From Longman Dictionary of Contemporary Englishrearrear1 /rɪə $ rɪr/ ●●○ adjective [only before noun] BACK OF somethingat or near the back of something, especially a vehicle OPP front the rear door of the car Knock at the rear entrance.
Examples from the Corpusrear• The captain and rear admiral, viewing the aircraft-launching operations from the island, are blinded by the flash.• Then he opened the rear door and painfully eased himself out to stand, swaying, alongside the car.• He sat by the rear door of the hearse with a gun in each hand while Jack bled and bled.• Silver-topped flasks conveniently placed inside the rear door of the Rolls-Royce.• Go around back and knock at the rear entrance.• The rear foot is used because it has the forward thrust of the body behind it.• Headroom abounds; rear legroom is good.• A police spokesman said the stolen car was in poor condition with a broken rear passenger window.• A bullet went crashing through the rear window, shattering the glass behind me.rearrear2 ●●○ noun 1 → the rear2 [countable] (also rear end) informalHBH the part of your body which you sit on SYN bottom3 → bring up the rear
Examples from the Corpusrear• A small porch at the rear can be used for other small items, although access is only from inside.• That's all, apart from the domestic quarters at the rear.• They glittered like the backs of scarabs caught in torchlight at the rear of a tomb.• We need that certain dunk, that certain kick in the rear, and he definitely gives it to us every game.• Get up off your rear end!rearrear3 ●○○ verb 1 [transitive]SSTA to look after a person or animal until they are fully grown SYN raise It’s a good place to rear young children. The birds have been successfully reared in captivity.2 [intransitive] (also rear up)UP if an animal rears, it rises up to stand on its back legs → buck The horse reared and threw me off.3 [intransitive] (also rear up) if something rears up, it appears in front of you and often seems to be leaning over you in a threatening way A large rock, almost 200 feet high, reared up in front of them.4 → be reared on something5 → rear its ugly head→ See Verb table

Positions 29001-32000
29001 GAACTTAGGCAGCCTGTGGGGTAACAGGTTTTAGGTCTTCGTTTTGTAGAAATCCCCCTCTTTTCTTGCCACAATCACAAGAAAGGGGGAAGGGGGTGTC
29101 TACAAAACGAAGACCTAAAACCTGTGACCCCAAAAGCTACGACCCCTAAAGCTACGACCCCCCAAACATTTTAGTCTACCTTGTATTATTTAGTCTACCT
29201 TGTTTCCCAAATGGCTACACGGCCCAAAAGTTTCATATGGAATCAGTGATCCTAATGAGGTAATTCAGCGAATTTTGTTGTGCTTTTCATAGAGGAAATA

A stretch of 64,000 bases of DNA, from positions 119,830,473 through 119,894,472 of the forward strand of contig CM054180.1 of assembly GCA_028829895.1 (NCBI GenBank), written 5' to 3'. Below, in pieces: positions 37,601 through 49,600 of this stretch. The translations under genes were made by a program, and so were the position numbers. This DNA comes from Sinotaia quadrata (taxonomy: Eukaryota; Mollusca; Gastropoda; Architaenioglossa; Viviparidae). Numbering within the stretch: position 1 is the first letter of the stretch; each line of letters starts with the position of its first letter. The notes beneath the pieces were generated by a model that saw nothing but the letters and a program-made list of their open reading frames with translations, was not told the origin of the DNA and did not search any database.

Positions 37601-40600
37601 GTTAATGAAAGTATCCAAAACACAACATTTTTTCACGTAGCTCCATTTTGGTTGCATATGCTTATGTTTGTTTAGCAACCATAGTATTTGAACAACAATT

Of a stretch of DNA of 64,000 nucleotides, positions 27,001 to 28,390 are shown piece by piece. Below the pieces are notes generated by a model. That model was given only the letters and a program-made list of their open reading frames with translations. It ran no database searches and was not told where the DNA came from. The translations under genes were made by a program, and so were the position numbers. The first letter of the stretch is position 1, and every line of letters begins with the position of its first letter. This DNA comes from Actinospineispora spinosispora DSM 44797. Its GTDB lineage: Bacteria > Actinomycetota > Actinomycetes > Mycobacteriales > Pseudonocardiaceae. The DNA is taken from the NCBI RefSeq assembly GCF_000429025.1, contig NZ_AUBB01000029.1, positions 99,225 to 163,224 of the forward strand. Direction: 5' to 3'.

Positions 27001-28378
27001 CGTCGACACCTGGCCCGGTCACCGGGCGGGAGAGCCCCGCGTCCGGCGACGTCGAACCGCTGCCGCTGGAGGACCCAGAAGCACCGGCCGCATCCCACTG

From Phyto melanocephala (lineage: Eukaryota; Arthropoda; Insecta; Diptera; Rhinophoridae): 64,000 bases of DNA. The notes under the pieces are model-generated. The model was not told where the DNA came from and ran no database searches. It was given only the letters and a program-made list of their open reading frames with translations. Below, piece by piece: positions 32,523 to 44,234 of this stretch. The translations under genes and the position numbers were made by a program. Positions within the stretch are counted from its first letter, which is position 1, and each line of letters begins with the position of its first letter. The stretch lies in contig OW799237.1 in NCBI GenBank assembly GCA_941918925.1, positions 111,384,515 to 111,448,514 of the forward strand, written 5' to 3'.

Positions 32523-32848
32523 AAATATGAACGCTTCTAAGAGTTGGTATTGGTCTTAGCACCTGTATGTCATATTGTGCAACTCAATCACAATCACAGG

Examples from the Corpusrear• cattle rearing• She's reared a large family.• They all reared and exploded inside her - touch, smell, taste.• Reports about the costs of rearing children are more than we can take in.• Women who dropped out temporarily to rear children found themselves professionally penalized for the rest of their lives.• Riven hung on to his mount's bridle grimly whilst it bucked and reared in a desperate effort to get away.• Hamsters reared in the laboratory can be made to have female-biased litters by keeping them hungry during adolescence or pregnancy.• Reclamation in 1987 stopped generating power during critical salmon spawning and rearing months.• The Worm turned and reared up at them, and there was something in its sightless head that they knew showed satisfaction.• If the quail have been reared with siblings, both sexes prefer to mate with first cousins.Origin rear1 (1500-1600) Probably from rear- (in words such as rearguard) rear2 Old English ræran